We are using C++ programming on V5 and we want to use a potentiometer to have the catapult shoot and return the original degree. We have the potentiometer on the same axle as the actual catapult gear itself. We aren’t sure how to program the potentiometer to allow the motors to return to the original position. We have two motors on our catapult and currently don’t have an automatic reload. We would like to do this by clicking on button on the controller which lets it shoot and reload all in one motion because it is a slip gear with a ratchet. Some programming help would be greatly appreciated as for we are very confused.
I would create a PID control loop with set positions for the catapult and use a task/thread to perform the automatic functions. There’s plenty of guides for PID on Google. You can start with this guide
This post can probably help you with multitasking in vex c++.
PID is not necessary, just say if arm is not far enough, go dawn, else, go up, and then fine-tune it to stay in the right position
I just use the internal motor encoder and it works fine.
How did you Program the internal Motor encoder. We tried but couldn’t get it to work on Robot Mesh Studio.
that might not be as accurate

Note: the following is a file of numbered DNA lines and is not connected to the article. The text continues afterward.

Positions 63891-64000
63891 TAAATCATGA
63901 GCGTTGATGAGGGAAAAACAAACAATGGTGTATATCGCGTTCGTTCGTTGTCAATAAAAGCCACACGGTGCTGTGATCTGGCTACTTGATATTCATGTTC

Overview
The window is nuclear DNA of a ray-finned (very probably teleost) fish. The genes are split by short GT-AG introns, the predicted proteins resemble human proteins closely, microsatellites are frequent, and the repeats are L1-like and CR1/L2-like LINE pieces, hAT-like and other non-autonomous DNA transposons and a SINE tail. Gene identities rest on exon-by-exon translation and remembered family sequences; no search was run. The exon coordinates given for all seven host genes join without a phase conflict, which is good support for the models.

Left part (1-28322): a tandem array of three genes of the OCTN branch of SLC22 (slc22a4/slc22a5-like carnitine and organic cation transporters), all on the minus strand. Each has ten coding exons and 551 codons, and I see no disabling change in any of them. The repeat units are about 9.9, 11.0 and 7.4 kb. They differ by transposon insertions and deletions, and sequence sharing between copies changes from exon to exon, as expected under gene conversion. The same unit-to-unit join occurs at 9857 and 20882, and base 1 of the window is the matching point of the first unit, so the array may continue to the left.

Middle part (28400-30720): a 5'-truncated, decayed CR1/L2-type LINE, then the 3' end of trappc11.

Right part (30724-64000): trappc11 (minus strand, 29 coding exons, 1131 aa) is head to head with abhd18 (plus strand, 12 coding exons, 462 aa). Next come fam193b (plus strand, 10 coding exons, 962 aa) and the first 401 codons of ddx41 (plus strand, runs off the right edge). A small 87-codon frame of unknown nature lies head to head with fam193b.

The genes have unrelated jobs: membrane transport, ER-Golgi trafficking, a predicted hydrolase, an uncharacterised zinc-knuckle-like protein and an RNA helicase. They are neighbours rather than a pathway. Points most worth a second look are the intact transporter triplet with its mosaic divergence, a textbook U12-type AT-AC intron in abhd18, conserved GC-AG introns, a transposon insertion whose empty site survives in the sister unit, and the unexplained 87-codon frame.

I don’t know because I use vcs.
it’s not nearly as accurate, I just did it that way because i don’t know how to use a pot with vcs and i was in a rush when i was programming.
Do you happen to have an example of programming for a potentiometer? And do you necessarily need to us a PID?
what if the slip gear turns too much and catches again b4 the arm soots?
I guess that makes sense to use a potentiometer instead because it’s more accurate. How would I program it without a PID?
i’ll try to send a snapshot of my code soon
Do you use robot mesh studio? If so, a snapshot would be really helpful.
no, robotc for cortex
How different is RobotC to C++ for Robot Mesh Studio?
will give you the raw value of the pot from 0-4095 ticks. You can also use rotationUnits::deg or rotationUnits::rev to get the degrees or revolutions output.
I would definitely recommend using PID for your actions due to its accuracy, but if you would like to not use PID, you can set your motor to stop when the potentiometer hits its desired value and tell the motor to hold.
i wouldn’t know, i’ve only ever used robotc, but im saying the basic code structure should be the same despite syntax
almost the same. You’ll be having to learn new api’s and stuff, but they’re very similar in the way that you construct them.
E: api like the commands to spin motors.
MOTOR.spin(vex::directionType::fwd, 100, vex::velocityUnits::pct); for C++ vs
motor[MOTOR] = 100;
why the empty post?